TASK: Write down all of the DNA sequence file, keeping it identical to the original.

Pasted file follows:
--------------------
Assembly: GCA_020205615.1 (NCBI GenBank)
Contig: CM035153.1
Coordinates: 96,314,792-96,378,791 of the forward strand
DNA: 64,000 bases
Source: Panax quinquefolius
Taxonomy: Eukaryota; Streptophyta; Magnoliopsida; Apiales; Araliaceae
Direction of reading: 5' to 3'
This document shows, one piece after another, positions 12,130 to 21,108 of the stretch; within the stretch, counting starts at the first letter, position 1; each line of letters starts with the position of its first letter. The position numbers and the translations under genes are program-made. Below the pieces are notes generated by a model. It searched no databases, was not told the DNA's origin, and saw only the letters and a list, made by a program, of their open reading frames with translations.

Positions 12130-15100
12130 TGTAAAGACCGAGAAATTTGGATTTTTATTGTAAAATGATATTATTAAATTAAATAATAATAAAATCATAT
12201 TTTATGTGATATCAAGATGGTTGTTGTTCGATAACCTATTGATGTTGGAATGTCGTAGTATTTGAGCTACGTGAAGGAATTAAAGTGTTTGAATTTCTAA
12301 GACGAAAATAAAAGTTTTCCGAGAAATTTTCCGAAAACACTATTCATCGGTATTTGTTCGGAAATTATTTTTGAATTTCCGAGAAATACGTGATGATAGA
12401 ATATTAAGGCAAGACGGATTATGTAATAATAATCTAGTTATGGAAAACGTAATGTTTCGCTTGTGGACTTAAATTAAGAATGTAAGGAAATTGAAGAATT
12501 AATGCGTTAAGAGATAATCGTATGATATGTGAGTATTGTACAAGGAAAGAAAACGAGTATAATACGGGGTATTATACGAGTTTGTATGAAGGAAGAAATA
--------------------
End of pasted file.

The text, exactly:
Assembly: GCA_020205615.1 (NCBI GenBank)
Contig: CM035153.1
Coordinates: 96,314,792-96,378,791 of the forward strand
DNA: 64,000 bases
Source: Panax quinquefolius
Taxonomy: Eukaryota; Streptophyta; Magnoliopsida; Apiales; Araliaceae
Direction of reading: 5' to 3'
This document shows, one piece after another, positions 12,130 to 21,108 of the stretch; within the stretch, counting starts at the first letter, position 1; each line of letters starts with the position of its first letter. The position numbers and the translations under genes are program-made. Below the pieces are notes generated by a model. It searched no databases, was not told the DNA's origin, and saw only the letters and a list, made by a program, of their open reading frames with translations.

Positions 12130-15100
12130 TGTAAAGACCGAGAAATTTGGATTTTTATTGTAAAATGATATTATTAAATTAAATAATAATAAAATCATAT
12201 TTTATGTGATATCAAGATGGTTGTTGTTCGATAACCTATTGATGTTGGAATGTCGTAGTATTTGAGCTACGTGAAGGAATTAAAGTGTTTGAATTTCTAA
12301 GACGAAAATAAAAGTTTTCCGAGAAATTTTCCGAAAACACTATTCATCGGTATTTGTTCGGAAATTATTTTTGAATTTCCGAGAAATACGTGATGATAGA
12401 ATATTAAGGCAAGACGGATTATGTAATAATAATCTAGTTATGGAAAACGTAATGTTTCGCTTGTGGACTTAAATTAAGAATGTAAGGAAATTGAAGAATT
12501 AATGCGTTAAGAGATAATCGTATGATATGTGAGTATTGTACAAGGAAAGAAAACGAGTATAATACGGGGTATTATACGAGTTTGTATGAAGGAAGAAATA